Participants of an American exchange program in Turkmenistan threatened with expulsion
The 14th Contest within the framework of FSA/FLEX (Freedom Support Act) program of the US Department of State begins in Turkmenistan this month.
This is a school exchange program whose Turkmen participants spend a year in the United States, living in American families and attending American schools. Five or six pupils from every velajat [region] win the contest every year and become participants of the program launched officially, with the Turkmen authorities' permission.
Teenagers can't wait for the contest. They study English, they develop leadership traits... Officials of the Turkmen Education Ministry in the meantime do what they can to torpedo the program. What information is available indicates that whatever teenagers of Turkmen-Turkish schools aspire for participation in the program are warned of the possibility of expulsion. In the city of Dashoguz, for example, the Regional Directorate of Education is using principals. These latter are ordered in no uncertain terms not to tell their charges when the FSA/FLEX contest begins. "We are supposed to make weekly reports to the Regional Directorate of Education that not a single pupil is involved," a principal from Dashoguz said.
What pupils somehow discover the date are "worked over". Lengthy "conversations" are supposed to convince them to abandon this foolish dream of going to the United States. No contest advertisements are permitted. Teaching staff is particularly suspicious when a pupil misses his or her classes on the day of the contest. Pupils' parents are put under pressure too.
It usually works, but not always. Facing a choice between continuation of studies in a prestigious Turkmen-Turkish school and a year in the United States, some teenagers frequently opt for the latter.
A teacher from the city of Turkmenabat says that it is different children who return from the United States. They are more confident and less inhibited. They are ever ready to defend themselves, and their education level is way ahead of other pupils'. Teenagers come home full of impressions and never hesitate to tell others what life abroad is like.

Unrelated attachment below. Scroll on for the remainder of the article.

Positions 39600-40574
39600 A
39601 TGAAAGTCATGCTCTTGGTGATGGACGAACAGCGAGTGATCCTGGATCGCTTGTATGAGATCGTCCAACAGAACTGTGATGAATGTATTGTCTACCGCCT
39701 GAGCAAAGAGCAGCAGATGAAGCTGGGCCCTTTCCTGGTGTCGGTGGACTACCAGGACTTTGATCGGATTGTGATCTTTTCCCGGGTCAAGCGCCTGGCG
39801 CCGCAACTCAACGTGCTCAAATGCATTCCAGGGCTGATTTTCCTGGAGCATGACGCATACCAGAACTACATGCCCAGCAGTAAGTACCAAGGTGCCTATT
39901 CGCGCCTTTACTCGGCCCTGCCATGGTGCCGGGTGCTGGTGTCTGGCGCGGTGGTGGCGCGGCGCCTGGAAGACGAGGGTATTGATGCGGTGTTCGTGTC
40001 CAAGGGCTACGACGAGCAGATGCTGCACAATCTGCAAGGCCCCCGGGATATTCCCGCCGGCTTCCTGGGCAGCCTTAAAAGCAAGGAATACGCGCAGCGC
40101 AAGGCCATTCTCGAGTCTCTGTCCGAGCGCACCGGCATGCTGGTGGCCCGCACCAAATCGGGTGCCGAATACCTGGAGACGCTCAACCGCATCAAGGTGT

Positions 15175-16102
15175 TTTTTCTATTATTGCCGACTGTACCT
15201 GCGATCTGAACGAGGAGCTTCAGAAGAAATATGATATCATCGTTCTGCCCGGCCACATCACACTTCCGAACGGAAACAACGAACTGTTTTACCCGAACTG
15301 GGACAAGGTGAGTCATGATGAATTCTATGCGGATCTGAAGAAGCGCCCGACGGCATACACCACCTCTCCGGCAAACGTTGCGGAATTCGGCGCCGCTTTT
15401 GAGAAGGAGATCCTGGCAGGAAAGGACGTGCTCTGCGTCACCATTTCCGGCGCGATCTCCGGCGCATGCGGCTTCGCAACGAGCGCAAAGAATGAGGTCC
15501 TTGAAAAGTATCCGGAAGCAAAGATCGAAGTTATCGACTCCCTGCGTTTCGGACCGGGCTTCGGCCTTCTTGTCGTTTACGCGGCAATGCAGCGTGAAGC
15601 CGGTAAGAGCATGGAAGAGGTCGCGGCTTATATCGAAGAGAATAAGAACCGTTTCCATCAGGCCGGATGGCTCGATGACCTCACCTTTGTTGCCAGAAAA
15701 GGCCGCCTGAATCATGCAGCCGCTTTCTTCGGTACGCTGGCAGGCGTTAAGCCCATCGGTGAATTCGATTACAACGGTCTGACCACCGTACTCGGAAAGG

"State officials fear that children will see a different world, a world where people are free and can realize their potential," teacher by name of Shamyrat said.
Neither are the teenagers off the hook on their return from the United States. Their principals are ordered to make reports to the regional directorates of education on what the youngsters do in their spare time, where they intend to study now, and whether or not young men plan to serve in the army. Teachers and principals are ordered to discourage their former charges from visiting American Corners established by the US Embassy in all velajats (the centers where teenagers study English and where they are acquainted with principles of democracy).
"My former principal once called me and asked what I was doing these days," said a FSA/FLEX graduate. "I said I was studying for the American University in Central Asia (in Kyrgyzstan). He began giving me chapter and verse on how it would be better to serve in the army first and apply for a college in Turkmenistan afterwards. He also asked if I visited the American Corner. I said I did. The principal said it was wrong because that was a place where Turkmenistan was belittled, a place only attended by the Americans [Peace Corps volunteers - Ferghana.Ru] promoting American values..."